Thursday, January 13, 2011

Sticking With Your New Year's Goals

So it's two weeks into a glorious new year. How is 2011 going for you so far? How are those new year's goals and resolutions holding up?

To really make a new habit stick, I've heard that you need to do it consistently for three weeks, and then it much more likely to be a permanent part of your routine.

But, as we all know, new habits set with the best of intentions can be difficult to stick to. Especially in the hectic weeks of a new year after coming back from a holiday break. Especially in the frigid January snow. Especially when there are so many other, important things clamoring for your attention.

I'm a big believer in daily goals, and I'm also a big believer in baby steps. Break down something that seems huge into small steps you can take every day. Just do a little bit every day. Consistently. Baby steps add up to huge accomplishments.

Here's a motivation tool I found, courtesy of the wonderful positive-news site Gimundo, that has been helping me with my goal of writing a certain number of words every day: Joe's Goals. It's supposedly inspired by a motivation concept of Jerry Seinfeld, with the simple idea: Don't break the chain. You enter a goal you want to do consistently -- every day, three times a week, etc -- and it is marked down on this calendar for you. Every day, if you do the goal, you get to check it off. Your checks soon become a chain of happy green check marks, and the last thing you want to do is "break the chain" and have to start all over again! It sounds simple, but it has really helped me stay on top of my writing goal so far.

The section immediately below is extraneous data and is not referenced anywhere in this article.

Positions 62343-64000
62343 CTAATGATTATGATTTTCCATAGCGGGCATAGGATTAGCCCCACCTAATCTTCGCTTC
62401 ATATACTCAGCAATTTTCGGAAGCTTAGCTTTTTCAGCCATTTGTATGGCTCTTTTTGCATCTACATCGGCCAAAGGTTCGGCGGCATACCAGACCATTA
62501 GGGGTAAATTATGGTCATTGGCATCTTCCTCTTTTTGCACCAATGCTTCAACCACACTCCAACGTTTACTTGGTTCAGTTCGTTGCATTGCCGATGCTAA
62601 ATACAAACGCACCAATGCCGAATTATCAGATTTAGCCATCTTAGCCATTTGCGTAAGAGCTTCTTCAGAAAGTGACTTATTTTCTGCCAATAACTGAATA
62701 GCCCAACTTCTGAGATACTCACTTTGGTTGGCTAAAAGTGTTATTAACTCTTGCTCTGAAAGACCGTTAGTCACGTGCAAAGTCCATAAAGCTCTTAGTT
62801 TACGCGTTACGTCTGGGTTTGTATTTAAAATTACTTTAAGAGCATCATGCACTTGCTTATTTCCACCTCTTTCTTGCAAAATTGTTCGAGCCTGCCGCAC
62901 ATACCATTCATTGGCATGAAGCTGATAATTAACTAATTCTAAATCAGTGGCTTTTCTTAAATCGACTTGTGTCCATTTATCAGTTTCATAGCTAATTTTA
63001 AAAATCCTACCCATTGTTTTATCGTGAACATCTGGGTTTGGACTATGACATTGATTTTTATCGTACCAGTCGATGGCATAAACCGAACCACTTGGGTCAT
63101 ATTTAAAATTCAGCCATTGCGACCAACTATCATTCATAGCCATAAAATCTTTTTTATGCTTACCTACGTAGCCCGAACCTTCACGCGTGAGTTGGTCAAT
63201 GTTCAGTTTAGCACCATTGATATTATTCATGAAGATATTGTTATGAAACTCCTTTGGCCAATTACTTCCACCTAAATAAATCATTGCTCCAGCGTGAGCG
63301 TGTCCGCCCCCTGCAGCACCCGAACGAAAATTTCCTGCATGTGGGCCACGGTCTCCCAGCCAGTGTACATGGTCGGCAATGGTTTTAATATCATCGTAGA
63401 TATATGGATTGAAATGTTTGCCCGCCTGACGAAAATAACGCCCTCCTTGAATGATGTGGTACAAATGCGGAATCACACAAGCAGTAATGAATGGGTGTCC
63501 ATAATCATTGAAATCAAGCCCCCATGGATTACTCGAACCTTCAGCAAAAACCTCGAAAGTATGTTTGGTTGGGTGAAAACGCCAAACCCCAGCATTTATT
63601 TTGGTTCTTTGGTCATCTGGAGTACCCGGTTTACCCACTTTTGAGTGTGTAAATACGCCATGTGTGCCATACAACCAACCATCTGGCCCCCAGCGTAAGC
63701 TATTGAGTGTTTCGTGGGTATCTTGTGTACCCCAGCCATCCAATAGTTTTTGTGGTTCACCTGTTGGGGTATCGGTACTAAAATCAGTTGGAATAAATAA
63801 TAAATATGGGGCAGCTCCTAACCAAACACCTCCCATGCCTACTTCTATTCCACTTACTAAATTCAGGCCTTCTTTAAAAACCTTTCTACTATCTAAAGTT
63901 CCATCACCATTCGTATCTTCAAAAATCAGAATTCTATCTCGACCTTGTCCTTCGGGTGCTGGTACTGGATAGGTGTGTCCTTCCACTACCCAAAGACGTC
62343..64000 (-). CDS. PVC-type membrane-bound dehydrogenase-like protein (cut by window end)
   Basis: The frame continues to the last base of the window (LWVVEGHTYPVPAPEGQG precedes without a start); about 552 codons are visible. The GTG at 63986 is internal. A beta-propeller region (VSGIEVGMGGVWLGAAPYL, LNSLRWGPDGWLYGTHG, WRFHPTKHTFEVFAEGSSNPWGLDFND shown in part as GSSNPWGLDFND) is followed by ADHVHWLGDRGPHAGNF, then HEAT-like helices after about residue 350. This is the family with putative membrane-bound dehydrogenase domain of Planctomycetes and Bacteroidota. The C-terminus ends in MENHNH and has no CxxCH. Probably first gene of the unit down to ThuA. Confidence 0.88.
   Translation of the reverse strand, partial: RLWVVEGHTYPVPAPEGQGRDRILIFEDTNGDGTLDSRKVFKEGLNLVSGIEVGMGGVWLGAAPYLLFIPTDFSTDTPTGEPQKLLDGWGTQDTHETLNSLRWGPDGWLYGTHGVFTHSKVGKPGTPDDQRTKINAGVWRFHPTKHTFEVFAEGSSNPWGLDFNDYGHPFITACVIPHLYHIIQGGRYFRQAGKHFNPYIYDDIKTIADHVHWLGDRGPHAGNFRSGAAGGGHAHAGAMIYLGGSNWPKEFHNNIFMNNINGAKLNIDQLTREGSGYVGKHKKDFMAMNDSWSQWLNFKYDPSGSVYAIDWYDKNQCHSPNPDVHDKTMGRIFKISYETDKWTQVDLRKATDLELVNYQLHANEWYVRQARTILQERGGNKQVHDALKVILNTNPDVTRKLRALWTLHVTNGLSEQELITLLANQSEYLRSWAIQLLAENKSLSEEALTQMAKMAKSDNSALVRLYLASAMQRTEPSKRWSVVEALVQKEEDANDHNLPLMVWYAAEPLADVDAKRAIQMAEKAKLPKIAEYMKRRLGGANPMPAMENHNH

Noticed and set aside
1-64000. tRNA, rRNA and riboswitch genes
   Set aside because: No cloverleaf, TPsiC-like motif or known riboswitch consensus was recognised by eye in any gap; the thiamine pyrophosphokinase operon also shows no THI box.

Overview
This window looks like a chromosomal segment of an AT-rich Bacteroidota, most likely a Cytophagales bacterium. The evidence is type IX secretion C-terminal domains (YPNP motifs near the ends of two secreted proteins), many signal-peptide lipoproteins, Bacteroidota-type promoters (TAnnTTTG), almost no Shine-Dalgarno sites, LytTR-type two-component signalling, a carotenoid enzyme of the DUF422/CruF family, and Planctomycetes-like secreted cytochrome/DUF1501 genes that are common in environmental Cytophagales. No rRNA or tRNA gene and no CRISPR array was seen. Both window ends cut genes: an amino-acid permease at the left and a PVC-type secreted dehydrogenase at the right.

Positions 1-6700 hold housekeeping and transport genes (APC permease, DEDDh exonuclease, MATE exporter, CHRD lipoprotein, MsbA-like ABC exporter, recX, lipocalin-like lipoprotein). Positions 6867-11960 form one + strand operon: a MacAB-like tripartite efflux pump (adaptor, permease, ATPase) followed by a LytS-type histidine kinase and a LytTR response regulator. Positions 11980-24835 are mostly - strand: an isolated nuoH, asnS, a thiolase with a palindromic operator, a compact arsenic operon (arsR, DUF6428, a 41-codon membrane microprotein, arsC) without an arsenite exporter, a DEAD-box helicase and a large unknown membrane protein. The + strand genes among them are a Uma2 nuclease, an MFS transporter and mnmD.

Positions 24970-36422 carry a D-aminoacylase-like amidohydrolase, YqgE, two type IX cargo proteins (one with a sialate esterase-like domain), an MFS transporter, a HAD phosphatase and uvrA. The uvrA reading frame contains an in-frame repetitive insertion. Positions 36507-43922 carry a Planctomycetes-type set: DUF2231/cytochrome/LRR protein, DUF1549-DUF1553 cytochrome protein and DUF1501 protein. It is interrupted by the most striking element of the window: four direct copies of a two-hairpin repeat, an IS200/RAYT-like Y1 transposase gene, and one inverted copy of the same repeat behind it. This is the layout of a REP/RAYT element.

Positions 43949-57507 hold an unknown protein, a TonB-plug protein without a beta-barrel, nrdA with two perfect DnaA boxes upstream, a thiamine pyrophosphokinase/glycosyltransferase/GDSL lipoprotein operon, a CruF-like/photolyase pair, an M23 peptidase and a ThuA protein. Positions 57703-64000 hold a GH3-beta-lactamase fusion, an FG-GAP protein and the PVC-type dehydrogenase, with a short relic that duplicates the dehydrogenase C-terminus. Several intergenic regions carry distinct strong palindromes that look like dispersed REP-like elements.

Case in point: last night, I got home late, and I hadn't written enough yet for my word count goal, so I plunked down in front of my computer and wrote some before I went to bed. All so I could truthfully have that little green check mark. If not for that website, I very likely would have thought, I'll just write more tomorrow. But, as my role model Coach Wooden used to say, "You can't do anything about yesterday, and the only way to improve tomorrow is by what you do right now. We kid ourselves: 'I'll buckle down tomorrow and work twice as hard.' No. If you can work twice as hard tomorrow, it means you're holding something back today. I want 100% today. And tomorrow."

Of course, it requires that you be honest with yourself, but I think that is a requirement no matter how you are going after your goals.

Good luck! I'm rooting for you!

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